Unaccompanied child refugees in Greece desperate to reach the UK and other parts of northern Europe are being forced to sell their bodies in order to pay smugglers to help them with their journeys, according to a new report from Harvard University.
The report, from Dr Vasileia Digidiki and Prof Jacqueline Bhabha at the university’s centre for health and human rights, reveals what they describe as a “growing epidemic of sexual exploitation and abuse of migrant children in Greece”.
The report says child refugees from conflict zones including Syria, Afghanistan and Pakistan trying to make their way across Europe are being stranded in Greece, unable to afford the fees charged by smugglers to move them.
As a result some of the children are turning to selling sex to try to fund their journeys.
Report author Digidiki said: “This emergency can no longer be ignored. We can no longer sit idle while migrant children are abused and forced to sell their bodies in broad daylight and plain sight in the heart of Athens simply to survive.
“It is our responsibility as human beings to face this emergency head on and take immediate action at every level to put an end to this most heinous violation of dignity and human rights.”
The report found that the average price of a sexual transaction with a child is €15 (£12.50). The largest group of children selling sex are Afghani boys along with Syrians, Iraqis and Iranians. The majority of customers are older men aged 35 and over.
Smugglers often charge thousands of euros to move people across Europe and so despite selling sex many children find that the fees charged by smugglers are still beyond their reach.
Charities working to support child refugees across Europe who want to seek sanctuary in Britain have criticised the government for closing the Dubs scheme in March after taking 350 children via the programme. Campaigners had hoped up to 3,000 children would benefit under the scheme.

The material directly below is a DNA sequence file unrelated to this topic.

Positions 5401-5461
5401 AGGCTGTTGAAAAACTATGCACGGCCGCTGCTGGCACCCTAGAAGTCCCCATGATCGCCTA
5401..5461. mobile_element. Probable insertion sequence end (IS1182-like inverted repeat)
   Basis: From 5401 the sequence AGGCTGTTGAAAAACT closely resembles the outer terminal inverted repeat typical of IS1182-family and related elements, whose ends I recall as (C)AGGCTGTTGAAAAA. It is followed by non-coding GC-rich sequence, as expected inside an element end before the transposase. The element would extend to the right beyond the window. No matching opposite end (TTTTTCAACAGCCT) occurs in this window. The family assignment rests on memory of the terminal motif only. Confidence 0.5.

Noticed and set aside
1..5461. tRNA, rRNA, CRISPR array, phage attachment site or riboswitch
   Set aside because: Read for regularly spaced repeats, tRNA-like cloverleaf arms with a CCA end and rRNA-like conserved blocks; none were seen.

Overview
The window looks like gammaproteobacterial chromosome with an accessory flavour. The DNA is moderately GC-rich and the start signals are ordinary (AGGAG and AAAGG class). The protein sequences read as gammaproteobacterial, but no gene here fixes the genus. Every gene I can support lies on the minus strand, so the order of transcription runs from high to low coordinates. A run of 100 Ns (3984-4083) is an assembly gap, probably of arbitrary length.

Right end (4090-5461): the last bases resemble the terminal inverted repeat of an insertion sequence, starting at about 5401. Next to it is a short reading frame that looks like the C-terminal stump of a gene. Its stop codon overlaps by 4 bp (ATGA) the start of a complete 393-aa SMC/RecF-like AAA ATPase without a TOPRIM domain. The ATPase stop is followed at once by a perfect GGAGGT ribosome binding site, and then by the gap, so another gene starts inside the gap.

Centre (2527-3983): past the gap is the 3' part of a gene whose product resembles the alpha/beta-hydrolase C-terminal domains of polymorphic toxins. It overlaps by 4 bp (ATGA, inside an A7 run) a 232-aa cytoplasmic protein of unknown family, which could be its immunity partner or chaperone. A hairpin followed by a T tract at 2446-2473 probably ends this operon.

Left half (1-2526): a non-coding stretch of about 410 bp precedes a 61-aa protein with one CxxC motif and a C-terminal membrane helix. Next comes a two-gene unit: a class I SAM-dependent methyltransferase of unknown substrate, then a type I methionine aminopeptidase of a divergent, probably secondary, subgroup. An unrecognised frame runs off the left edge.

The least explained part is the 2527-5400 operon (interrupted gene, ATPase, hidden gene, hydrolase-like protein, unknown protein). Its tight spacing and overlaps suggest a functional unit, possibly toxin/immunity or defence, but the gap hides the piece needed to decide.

It has also declined to comment on numbers of children transferred under Dublin III regulations – family reunion. Last year only five children are thought to have been transferred from Greece and Italy to the UK under Dublin regulations.
According to Greek child protection agencies in 2016, they received referrals for 5,174 unaccompanied migrant children. It is this group who are at the highest risk of sexual exploitation. But at the end of December 2016 only 191 of them had been transferred to other European countries. Almost 50% of unaccompanied children in Greece are awaiting relocation to specialised, child-friendly accommodation.
“What these numbers underscore is the reluctance of many European countries to provide refugee children with a safe and permanent home,” the report’s authors state.
While the report finds that Greek authorities have made some appropriate provision for vulnerable migrant children in specialised camps and centres, many do not have access to these safer facilities and are at risk of exploitation and violence.
The report finds that child sexual exploitation is high in both urban and rural settings in Greece. It also found that some of the children selling sex become addicted to drugs making it even less likely that they will be able to afford to pay smugglers and leave Greece to continue with their journeys.
It concludes that there has been “a dramatic failure of protection affecting significant numbers of child migrants and refugees within Europe today”.
It also identifies rape and other forms of sexual assault of young children in the camps, an increase in child marriage and blackmail of some children who have been abused and had humiliating photos taken of them by mafia gangs who blackmail them by threatening to send the photos to unaccompanied children’s families back home.
Co-author Bhabha said: “This report documents a shocking and pervasive aspect of the current refugee crisis: the exposure of very young children to sexual exploitation as a survival strategy.
“It is imperative that national, regional and international bodies address this serious child protection emergency by rethinking their approach to one of the most vulnerable populations of migrants, and by immediately allocating adequate human and financial resources to reverse the current situation.”
A Home Office spokesman said: “We transferred over 900 unaccompanied children to the UK from Europe in 2016, including more than 750 from France as part of the UK’s support for the Calais camp clearance. Two hundred children have already arrived in the UK through section 67 of the Immigration Act 2016. Another 150 will be resettled in the coming months. We have previously said we will not give a running commentary on numbers from the scheme so these are the only published stats we are releasing at this time.”
The Irish government is also operating a programme to resettle unaccompanied minors. So far 21 children formerly from Calais have been resettled in Ireland and six unaccompanied children from Greece.